Police in Texas have shot and killed 53 people so far in 2016, per the Guardian‘s database.

The Dallas shooting increased the urgency of calls to increase the penalties for violence against law enforcement.

U.S. Sen. John Cornyn (R-TX) introduced similar legislation in Congress, designed to make killing a police officer a federal crime. Cornyn said in a statement that police officers protect communities and deserve “unparalleled support.”

Louisiana Gov. John Bel Edwards (D) in May signed into law the so-called Blue Lives Matter bill, which amended the state’s hate crime law to include acts of violence against any “law enforcement officer, firefighter, or emergency medical services personnel.”

Proponents of laws creating more penalties for crimes against law enforcement claim these measures are needed because of a growing threat of targeted violence against law enforcement. Data shows that violence against law enforcement has declined to historically low levels, while killings of civilians by police officers have risen dramatically.

Violent attacks on law enforcement officers are lower under President Obama than they have been under the previous four presidential administrations, according to the Washington Post’s analysis of data from the Officers Down Memorial Page.

During the Reagan presidency, there was an average of 101 law enforcement officers intentionally killed per year; during the George H.W. Bush administration, there was an average of 90 police killed per year; during the Clinton years, there was an average of 81 police killings annually; and during George W. Bush’s presidency, there was an average of 72 police killings via stabbings, gunfire, bombings, and vehicular assault per year.

There have been an average of 62 law enforcement officers killed annually during Obama’s seven and a half years in the White House.

The number of Texans who died during the course of an arrest almost doubled from 2005 to 2015, according to an analysis of state data by the Dallas Morning News. The increase in deaths coincided with a 20 percent reduction in the number of arrests statewide.

Matt Simpson, a policy strategist at the ACLU of Texas, told the Dallas Morning News that the number of deaths during arrests in Texas add to the evidence of systemic racism within the justice system.

“We have pretty strong evidence in a variety of ways that the criminal justice system is disproportionate,” Simpson said. “These numbers are unfortunately stark reminders.”

Commentary Law and Policy

Conservatives Are Using Abortion Panic to Attack Health Care Again—This Time About AmeriCorps

Jessica Mason Pieklo

Sounds bad for AmeriCorps if its volunteers have violated federal law by working as abortion clinic escorts, doesn't it? It also sounds precisely like an anti-choice talking point.

On Tuesday, the Hill published a story claiming a federal investigation uncovered AmeriCorps volunteers allegedly violating federal law by assisting patients seeking abortions. But as is typical of abortion-related reporting in the press, the Hill‘s piece left more questions than answers and more assumptions than fact, even as conservatives moved to leverage the alleged incident into an attack on public health care.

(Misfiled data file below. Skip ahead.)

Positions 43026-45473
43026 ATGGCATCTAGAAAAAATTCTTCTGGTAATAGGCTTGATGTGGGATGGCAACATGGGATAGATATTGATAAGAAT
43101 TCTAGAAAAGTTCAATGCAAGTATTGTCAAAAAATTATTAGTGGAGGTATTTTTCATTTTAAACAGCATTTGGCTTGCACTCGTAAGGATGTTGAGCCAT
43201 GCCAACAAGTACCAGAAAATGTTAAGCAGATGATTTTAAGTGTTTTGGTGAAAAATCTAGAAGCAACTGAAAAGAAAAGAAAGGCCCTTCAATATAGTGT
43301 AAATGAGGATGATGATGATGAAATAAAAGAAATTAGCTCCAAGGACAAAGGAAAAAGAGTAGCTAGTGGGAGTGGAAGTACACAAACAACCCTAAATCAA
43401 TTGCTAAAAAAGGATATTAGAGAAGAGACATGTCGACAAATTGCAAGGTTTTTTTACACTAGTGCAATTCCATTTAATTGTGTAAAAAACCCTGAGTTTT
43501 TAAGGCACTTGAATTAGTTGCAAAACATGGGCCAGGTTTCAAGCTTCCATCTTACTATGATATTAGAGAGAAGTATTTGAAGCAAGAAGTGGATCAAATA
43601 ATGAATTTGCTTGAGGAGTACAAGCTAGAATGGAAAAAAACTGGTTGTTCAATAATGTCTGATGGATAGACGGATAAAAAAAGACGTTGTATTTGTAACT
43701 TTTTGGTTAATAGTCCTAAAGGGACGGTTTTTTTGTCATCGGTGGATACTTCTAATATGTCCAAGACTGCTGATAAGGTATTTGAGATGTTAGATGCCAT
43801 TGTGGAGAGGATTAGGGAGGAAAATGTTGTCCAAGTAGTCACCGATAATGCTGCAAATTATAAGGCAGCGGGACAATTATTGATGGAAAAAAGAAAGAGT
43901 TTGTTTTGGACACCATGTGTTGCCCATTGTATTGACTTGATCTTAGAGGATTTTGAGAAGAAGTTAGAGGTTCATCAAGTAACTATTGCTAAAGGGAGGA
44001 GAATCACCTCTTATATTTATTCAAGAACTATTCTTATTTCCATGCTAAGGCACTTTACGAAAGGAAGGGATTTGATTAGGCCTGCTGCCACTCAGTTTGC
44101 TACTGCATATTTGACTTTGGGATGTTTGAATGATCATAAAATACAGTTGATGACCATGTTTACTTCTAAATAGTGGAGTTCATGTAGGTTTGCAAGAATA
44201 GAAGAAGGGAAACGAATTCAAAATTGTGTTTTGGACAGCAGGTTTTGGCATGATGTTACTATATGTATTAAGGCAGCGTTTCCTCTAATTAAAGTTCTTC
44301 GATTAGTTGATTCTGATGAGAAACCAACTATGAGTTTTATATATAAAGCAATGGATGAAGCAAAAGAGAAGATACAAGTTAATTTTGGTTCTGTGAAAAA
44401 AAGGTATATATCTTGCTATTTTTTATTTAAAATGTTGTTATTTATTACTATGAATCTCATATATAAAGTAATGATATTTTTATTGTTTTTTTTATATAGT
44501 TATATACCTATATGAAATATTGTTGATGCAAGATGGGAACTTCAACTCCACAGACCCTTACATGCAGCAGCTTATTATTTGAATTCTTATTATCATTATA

As reported by Rewire’s Christine Grimaldi, the inspector general’s office for the Corporation for National and Community Service (CNCS), the federal agency that oversees AmeriCorps, investigated allegations that AmeriCorps volunteers worked with a grantee organization to provide emotional support, or doula care, to abortion patients.

According to the findings released by the CNCS, which form the basis of the the Hill reporting, such abortion doula work violated the Edward M. Kennedy Serve America Act, the 2009 law reauthorizing the AmeriCorps program. That Act prohibits staff and members from “providing abortion services or referrals for receipt of such services.”

The Hill went on to state that the employees were acting as “clinic escorts, otherwise known as abortion doulas” and detailed the concessions AmeriCorps agreed to with CNCS investigators once this “illegal” activity was uncovered.

Sounds bad for AmeriCorps if its volunteers have violated federal law by working as abortion clinic escorts, doesn’t it?

It also sounds precisely like an anti-choice talking point, which is what should have given the Hill pause to at least ask a couple of follow-up questions.

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Again, AmeriCorps volunteers are restricted under the Serve America Act from providing abortion services or referrals for receipt of such services. However, the Act continues, they “may exercise their rights as private citizens and may participate in the activities listed above [such as the abortion restrictions] on their initiative, on non-AmeriCorps time, and using non- CNCS funds. Individuals should not wear the AmeriCorps logo while doing so.”

So that means AmeriCorps volunteers are free to work as abortion doulas on their own time and not wearing AmeriCorps gear to do so. They can also do so working as abortion clinic escorts—which are not the same thing as doulas—who help patients navigate a gauntlet of anti-choice protesters outside abortion clinics on their way into their procedures.

The government’s own findings provide zero information as to whether these volunteer activities happened on personal time or not. The first question to ask then is: When did these activities happen? Assuming the AmeriCorps volunteers didn’t do this work on AmeriCorps time, then there is not an issue of illegality.